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Current Microbiology

, Volume 76, Issue 3, pp 338–345 | Cite as

Species Diversity and Functional Prediction of Soil Bacterial Communities in Constructed Wetlands with Different Plant Conditions

  • Weiguo FuEmail author
  • Yuxuan Wang
  • Wei Wei
  • Pingping Li
Article

Abstract

The diversities of soil bacterial communities in the Phragmites australis, Phalaris arundinacea, and non-plantation constructed wetlands were compared and analyzed by through high-throughput Illumina sequencing. At the phylum level, the ten dominant bacterial phyla in the three types of constructed wetlands were the same. At the genus level, the three most dominant bacterial genera in the three types of constructed wetlands were the same. The non-plantation constructed wetland (Nop-cw) had the highest diversity of soil bacterial community. The introduction of P. australis or P. arundinacea did not increase diversity of the soil bacterial communities in the constructed wetlands but greatly changed the compositions and potential function of the soil bacterial communities, especially some bacterial genera involved in pollutant removal. So it was predicted that the P. australis constructed wetland (Pau-cw) had a larger capacity for the removal of heavy metals and sulfur than the P. arundinacea constructed wetland (Par-cw), and the nitrification capacity of the P. arundinacea constructed wetland was stronger than that of the P. australis constructed wetland. The above results not only clarified the differences among the soil bacterial communities of the constructed wetlands with different plants in terms of diversity but also revealed the decontamination mechanism of the constructed wetlands to some degree.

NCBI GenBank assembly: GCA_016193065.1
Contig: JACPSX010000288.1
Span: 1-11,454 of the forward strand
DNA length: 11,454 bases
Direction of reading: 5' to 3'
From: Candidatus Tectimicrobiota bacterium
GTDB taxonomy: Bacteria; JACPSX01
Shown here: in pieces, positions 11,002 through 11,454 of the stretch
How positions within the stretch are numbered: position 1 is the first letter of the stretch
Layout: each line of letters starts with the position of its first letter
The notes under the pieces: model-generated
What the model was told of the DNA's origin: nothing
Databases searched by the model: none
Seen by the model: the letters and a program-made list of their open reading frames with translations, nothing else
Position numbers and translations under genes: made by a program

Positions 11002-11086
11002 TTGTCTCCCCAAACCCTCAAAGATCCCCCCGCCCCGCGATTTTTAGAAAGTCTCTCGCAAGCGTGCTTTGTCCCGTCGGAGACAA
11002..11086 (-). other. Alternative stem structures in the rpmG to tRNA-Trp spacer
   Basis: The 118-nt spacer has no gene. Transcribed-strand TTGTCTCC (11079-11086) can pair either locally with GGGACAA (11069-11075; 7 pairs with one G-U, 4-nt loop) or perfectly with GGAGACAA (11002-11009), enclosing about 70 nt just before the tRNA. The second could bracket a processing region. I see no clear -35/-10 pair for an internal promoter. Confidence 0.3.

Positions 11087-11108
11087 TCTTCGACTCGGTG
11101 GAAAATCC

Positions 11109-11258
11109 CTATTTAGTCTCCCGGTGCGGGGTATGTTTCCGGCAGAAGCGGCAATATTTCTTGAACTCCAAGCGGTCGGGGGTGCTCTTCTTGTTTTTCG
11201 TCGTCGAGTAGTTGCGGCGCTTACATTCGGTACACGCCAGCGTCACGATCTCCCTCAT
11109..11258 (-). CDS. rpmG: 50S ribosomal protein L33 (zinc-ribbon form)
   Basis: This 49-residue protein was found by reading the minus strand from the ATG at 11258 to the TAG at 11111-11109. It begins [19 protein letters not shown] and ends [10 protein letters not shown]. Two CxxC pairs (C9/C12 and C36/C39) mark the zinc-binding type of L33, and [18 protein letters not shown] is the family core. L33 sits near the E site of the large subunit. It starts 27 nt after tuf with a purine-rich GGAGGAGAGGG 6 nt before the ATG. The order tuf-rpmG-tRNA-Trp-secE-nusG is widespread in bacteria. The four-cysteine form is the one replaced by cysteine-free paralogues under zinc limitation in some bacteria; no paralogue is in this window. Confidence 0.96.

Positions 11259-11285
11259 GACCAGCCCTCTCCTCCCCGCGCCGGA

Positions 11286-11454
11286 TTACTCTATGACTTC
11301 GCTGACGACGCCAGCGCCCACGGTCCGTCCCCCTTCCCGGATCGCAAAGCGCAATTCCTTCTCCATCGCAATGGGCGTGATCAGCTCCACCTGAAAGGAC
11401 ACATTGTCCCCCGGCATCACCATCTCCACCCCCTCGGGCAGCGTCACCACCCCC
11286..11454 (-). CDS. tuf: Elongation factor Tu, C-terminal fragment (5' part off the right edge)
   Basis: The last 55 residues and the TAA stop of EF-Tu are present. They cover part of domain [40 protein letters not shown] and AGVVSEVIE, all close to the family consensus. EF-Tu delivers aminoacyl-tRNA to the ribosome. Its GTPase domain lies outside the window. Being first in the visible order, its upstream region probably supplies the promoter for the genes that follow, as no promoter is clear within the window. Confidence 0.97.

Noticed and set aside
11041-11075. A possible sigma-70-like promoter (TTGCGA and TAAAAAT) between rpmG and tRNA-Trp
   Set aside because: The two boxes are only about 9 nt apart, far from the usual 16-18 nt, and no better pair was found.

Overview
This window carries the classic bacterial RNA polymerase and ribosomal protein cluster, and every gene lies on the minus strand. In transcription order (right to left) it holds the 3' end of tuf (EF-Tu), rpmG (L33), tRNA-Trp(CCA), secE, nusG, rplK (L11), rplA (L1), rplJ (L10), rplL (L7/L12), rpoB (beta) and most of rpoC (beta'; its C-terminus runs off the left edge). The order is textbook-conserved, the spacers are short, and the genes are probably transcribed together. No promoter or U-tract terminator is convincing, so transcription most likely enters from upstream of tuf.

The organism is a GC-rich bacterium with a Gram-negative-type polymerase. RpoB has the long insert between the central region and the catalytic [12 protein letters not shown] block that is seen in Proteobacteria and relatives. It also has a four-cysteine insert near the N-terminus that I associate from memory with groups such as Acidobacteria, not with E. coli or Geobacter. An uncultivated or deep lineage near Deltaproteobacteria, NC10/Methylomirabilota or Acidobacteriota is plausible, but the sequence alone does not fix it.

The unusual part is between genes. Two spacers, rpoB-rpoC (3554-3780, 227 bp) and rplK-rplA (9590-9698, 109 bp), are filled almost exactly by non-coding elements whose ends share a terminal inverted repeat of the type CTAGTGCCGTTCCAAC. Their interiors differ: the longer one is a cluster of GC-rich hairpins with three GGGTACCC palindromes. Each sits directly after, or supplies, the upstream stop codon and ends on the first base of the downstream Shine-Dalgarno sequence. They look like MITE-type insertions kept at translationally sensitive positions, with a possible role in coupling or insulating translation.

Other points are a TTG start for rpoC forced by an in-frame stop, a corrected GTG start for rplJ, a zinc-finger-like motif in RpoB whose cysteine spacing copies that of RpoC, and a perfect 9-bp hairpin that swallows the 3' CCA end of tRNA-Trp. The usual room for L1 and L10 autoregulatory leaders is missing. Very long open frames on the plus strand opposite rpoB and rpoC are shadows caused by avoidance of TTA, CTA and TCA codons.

Notes

Acknowledgements

This study is supported by the National Natural Science Foundation of China [31370448], Natural Science Foundation of Jiangsu Province of China [BK20150496], Major Projects of Natural Science Research in Colleges and Universities, Jiangsu Province [15KJA2100001], and the Priority Academic Program Development of Jiangsu Higher Education Institutions [PAPD].

Compliance with Ethical Standards

Conflict of interest

The authors declare that they have no conflict of interest.

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© Springer Science+Business Media, LLC, part of Springer Nature 2019

Authors and Affiliations

  1. 1.Key Laboratory of Modern Agricultural Equipment and Technology, Ministry of Education & Jiangsu ProvinceJiangsu UniversityZhenjiangPeople’s Republic of China
  2. 2.Cooperative Innovation Center of Southern Modern ForestryNanjing Forestry UniversityNanjingPeople’s Republic of China

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